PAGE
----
Oct 12, 2005

Bob is Beautiful

Just when I was about to throw the remote at the TV last night, Ryder & I ran across Bob Dylan: No Direction Home, A Martin Scorsese Picture on PBS’ American Masters. Holy crap! Marty Scorsese gets it done. There was a grip of previously unreleased film footage & interviews with Allen Ginsberg, Joan Baez & Pete Seeger. The film focuses on Dylan up to 1966, but spends a lot of time detailing the 1965 Newport Folk Festival when the man went electric. Holy crap! I don’t care what anyone says about the Velvet Underground, the Stooges, the MC5 or the New York Dolls; punk rock started in ’65 when Bob went electric. It was hilarious, all those folkies are at this festival to celebrate peace & love, but when Dylan came out with a band, sans an acoustic guitar, they booed him. Freaking hypocrites. Meanwhile, back stage Seeger is threatening to take an axe to the electrical equipment because Dylan’s set wasn’t folkie enough. Bob only played a few songs that night, but in his shows that followed he kept playing electric despite much criticism from everyone. And the entire time he’s loving it. That my friends is punk rock. Holy crap!

It will always puzzle me how so musicians can hear someone as genius as Dylan & still produce the crap that they do. Have they no pride? One of the coolest stories I’ve ever heard was about the Beach Boys’ Brian Wilson & the first time he heard Sgt. Pepper’s. I’ve probably told this story before. Wilson thought Sgt. Pepper’s was so good & so ahead of its time & so much better than anything that the Beach Boys had produced that for an entire year, Wilson went into a deep depression & seclusion. He finally came out of it & the Beach Boys produced Pet Sounds, which is regarded as one of the best rock & roll albums of all time. The point is, Wilson had enough integrity to not just put out something crappy after hearing Sgt. Pepper’s.

I heard a similar story about the drummer of A Perfect Circle after he heard the newest Tool album. He thought the percussion was so good & so much better than his own work that he went into a depression. I sometimes used to feel that way when I wrote for a living. I’d read one of Scott Rousseau’s Cycle News pieces & get frustrated & depressed because I felt it was so much better than what I was currently writing. Not only was he good, he was fast. No one could whip out a print-day editorial with substance like Rousseau. He is by far the best moto-journalist in the business. When that guy goes, generations from now, the dirt track (and motorcycle world for that matter), is going to mourn like Laker fans did the passing of Chick Hearn. Anyway, I digress. If more musicians, writers, directors & artists in general had a little more pride like Brian Wilson & weren’t just trying to get richer, then I wouldn’t be tempted to throw my remote at the TV in the first place. And regardless of his dwindling voice, Bob is bad-ass. After that comes Shane MacGowan. No one else can hold a candle to either of them except for maybe Paul Simon (hey, The Only Living Boy in New York is full of classic angst). I could go on forever about Bob & Shane…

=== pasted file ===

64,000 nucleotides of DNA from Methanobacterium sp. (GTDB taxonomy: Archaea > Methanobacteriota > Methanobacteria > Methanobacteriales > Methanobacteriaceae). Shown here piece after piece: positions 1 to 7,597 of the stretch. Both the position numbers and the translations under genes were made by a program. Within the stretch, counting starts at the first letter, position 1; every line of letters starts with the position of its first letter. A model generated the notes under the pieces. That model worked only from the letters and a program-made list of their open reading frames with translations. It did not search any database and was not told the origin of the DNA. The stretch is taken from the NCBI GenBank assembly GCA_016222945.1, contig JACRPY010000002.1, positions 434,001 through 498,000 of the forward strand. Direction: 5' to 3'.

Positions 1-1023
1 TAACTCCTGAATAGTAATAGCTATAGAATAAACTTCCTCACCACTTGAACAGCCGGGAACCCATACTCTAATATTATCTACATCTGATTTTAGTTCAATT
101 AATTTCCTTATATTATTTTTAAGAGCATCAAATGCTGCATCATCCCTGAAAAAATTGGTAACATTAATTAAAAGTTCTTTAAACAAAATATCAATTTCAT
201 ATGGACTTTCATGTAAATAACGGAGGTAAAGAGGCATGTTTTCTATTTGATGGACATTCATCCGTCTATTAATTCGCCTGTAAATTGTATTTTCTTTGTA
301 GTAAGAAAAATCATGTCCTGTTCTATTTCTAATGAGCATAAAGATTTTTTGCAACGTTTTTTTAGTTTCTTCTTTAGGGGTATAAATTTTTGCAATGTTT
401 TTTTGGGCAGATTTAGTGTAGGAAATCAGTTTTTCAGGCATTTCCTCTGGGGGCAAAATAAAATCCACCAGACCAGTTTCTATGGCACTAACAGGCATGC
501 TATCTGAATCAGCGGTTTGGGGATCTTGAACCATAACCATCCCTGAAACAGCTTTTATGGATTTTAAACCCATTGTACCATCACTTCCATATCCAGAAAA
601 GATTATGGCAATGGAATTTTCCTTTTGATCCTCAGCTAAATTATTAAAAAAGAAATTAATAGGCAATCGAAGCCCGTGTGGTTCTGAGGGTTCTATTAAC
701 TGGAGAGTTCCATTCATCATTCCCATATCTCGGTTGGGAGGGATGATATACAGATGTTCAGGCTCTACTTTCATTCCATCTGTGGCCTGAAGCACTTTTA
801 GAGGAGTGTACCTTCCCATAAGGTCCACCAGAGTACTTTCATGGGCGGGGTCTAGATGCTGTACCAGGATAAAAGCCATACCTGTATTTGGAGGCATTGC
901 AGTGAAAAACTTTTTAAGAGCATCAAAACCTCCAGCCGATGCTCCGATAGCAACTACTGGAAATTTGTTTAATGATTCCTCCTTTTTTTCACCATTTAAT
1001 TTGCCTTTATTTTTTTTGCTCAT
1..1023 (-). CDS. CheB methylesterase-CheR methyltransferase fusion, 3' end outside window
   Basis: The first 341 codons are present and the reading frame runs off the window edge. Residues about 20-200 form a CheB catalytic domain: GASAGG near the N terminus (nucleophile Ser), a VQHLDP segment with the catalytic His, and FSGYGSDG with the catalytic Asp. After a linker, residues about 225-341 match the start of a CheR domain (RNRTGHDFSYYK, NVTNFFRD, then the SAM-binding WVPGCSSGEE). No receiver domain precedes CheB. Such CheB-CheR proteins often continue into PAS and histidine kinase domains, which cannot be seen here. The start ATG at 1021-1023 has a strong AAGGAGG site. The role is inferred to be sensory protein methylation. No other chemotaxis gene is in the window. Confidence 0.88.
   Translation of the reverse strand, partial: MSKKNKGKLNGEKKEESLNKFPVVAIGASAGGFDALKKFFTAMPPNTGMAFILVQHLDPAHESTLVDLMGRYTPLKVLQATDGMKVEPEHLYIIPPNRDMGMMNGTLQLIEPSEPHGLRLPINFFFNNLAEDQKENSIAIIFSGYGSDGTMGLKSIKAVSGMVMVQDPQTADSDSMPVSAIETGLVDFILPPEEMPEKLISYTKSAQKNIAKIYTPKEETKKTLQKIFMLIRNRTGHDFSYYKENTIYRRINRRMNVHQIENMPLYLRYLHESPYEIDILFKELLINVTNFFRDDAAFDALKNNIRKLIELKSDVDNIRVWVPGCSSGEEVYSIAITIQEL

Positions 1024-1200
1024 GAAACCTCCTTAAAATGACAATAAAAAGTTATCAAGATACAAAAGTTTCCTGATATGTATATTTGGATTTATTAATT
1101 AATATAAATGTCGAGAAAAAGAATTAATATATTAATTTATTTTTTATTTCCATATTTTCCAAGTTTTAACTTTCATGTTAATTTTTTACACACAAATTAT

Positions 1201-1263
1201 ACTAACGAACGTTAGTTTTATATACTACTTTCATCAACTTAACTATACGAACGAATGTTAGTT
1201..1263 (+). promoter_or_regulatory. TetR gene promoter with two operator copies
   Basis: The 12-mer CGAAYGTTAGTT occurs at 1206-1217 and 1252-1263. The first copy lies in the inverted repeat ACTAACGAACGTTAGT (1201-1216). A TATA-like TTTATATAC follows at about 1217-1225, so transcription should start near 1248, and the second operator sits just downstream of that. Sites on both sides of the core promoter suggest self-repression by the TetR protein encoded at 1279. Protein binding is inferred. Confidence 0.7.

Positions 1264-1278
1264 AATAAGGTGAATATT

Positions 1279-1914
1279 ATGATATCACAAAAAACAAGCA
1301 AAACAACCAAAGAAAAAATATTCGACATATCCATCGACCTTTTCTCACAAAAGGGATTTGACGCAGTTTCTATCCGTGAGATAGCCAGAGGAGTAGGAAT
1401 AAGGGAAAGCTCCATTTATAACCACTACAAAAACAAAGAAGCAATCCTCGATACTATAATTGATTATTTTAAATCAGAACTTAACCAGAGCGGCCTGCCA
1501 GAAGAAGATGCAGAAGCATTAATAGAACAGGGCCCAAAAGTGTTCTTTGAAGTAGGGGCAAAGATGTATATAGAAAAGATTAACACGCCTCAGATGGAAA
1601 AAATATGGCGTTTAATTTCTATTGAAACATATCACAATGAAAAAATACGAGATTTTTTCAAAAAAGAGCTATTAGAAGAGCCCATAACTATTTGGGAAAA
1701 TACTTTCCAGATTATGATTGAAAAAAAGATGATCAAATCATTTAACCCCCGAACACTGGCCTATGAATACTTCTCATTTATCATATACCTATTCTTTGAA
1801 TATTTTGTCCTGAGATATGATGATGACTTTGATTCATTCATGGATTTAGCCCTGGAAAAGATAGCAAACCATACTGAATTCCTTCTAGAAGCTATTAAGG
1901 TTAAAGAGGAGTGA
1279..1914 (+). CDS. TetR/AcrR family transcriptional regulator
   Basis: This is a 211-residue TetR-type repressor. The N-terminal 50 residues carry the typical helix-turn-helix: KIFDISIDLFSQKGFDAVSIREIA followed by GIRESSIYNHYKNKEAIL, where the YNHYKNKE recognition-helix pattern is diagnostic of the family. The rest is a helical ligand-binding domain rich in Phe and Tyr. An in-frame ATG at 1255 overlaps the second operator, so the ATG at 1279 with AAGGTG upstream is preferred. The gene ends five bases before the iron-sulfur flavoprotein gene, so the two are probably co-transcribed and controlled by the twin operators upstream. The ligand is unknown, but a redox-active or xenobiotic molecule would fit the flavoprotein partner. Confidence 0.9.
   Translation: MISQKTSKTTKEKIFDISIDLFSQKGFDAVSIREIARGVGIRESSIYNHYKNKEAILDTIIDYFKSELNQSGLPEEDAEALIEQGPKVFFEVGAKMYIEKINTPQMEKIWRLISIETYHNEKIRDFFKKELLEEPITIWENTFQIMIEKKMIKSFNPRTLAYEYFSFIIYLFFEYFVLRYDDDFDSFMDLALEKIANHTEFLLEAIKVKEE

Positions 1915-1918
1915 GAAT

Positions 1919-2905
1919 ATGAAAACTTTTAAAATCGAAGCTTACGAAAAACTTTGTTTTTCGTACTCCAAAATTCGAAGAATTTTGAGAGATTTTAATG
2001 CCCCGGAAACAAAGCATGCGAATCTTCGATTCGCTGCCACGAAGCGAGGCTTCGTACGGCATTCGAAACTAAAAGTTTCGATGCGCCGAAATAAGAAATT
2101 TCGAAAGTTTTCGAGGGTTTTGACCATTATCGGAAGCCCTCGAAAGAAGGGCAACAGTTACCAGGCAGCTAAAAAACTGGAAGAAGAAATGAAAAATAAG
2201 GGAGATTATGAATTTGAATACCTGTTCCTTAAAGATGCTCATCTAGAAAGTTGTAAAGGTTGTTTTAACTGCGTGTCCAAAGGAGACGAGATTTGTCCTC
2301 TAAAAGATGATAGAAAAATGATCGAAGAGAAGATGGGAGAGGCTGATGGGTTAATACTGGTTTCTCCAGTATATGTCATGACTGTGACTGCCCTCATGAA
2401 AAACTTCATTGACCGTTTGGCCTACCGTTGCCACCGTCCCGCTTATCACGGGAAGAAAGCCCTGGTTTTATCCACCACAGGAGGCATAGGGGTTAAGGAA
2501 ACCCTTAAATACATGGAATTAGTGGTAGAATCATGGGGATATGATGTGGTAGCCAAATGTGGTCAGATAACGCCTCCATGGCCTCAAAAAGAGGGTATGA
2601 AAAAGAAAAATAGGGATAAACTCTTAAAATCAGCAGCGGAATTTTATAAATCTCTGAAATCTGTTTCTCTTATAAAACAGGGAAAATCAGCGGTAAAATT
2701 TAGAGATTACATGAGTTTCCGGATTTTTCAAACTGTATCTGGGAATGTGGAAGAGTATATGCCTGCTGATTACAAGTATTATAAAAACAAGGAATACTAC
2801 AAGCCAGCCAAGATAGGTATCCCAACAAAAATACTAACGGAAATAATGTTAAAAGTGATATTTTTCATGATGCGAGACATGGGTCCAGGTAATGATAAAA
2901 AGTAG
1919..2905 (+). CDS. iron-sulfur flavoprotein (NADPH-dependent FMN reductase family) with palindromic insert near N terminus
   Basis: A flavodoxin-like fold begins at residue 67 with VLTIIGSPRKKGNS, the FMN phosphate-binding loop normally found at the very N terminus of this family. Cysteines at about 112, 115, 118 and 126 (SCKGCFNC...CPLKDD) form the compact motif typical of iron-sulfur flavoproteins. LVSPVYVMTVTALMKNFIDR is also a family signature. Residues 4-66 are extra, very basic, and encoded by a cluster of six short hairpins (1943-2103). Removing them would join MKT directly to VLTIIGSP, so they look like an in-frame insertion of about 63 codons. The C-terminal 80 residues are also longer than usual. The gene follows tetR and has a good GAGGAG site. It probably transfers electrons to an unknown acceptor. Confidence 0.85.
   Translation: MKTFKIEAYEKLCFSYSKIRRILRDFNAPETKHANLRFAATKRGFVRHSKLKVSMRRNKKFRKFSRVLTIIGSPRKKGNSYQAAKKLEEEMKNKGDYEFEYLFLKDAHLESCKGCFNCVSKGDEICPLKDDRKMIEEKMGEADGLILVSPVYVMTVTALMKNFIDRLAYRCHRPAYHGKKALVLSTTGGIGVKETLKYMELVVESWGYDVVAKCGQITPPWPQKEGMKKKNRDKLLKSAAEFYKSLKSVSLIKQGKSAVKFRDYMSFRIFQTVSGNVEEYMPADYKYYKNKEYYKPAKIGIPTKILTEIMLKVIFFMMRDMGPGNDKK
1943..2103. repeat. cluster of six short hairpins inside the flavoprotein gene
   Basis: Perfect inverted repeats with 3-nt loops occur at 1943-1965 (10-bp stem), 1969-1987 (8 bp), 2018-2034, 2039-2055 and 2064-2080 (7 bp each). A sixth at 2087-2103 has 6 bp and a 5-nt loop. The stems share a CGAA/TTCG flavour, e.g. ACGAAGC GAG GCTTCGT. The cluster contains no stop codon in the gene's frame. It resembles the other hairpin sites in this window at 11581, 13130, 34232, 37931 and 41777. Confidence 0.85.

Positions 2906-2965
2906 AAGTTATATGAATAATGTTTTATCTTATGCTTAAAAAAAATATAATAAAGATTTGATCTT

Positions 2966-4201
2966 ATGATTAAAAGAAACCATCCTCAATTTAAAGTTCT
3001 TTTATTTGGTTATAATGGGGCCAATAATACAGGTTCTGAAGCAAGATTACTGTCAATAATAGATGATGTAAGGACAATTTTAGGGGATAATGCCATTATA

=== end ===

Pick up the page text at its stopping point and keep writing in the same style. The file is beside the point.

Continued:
Wednesday It Is!
The popular consensus for the weekly mountain bike night ride seems to be hump day. Here’s what I’m thinking; we roll from my warm & well-lit garage in Mentone between 6:15 & 6:30 pm. You can park in the street, use the hose for water & the more hygienic of the group can even use the bathroom if require. From there we have a choice of about 5 rides like Crafton, Upper Workout, Lower Workout, up the Wash & the Dam Ride. The pace should be casual & stopping & breaks should be at a minimum so we’re not out past my bedtime. Starting next Wednesday, October 19. If you want to go & need directions to my house email at freemanrace@sbcglobal.net


I’m officially pack-fill. I’ve been granted my Category 2 license.

My Dane Cook CD isn’t going to return itself.

...neither is my long-lost Minor Threat CD

Jeremy Templeman was kind enough to find me a mascot for the blog. Here he is:

That's what I'm saying.

Quote: “A bicycle ride is a flight from sadness.”James E. Starrs, The Noiseless Tenor

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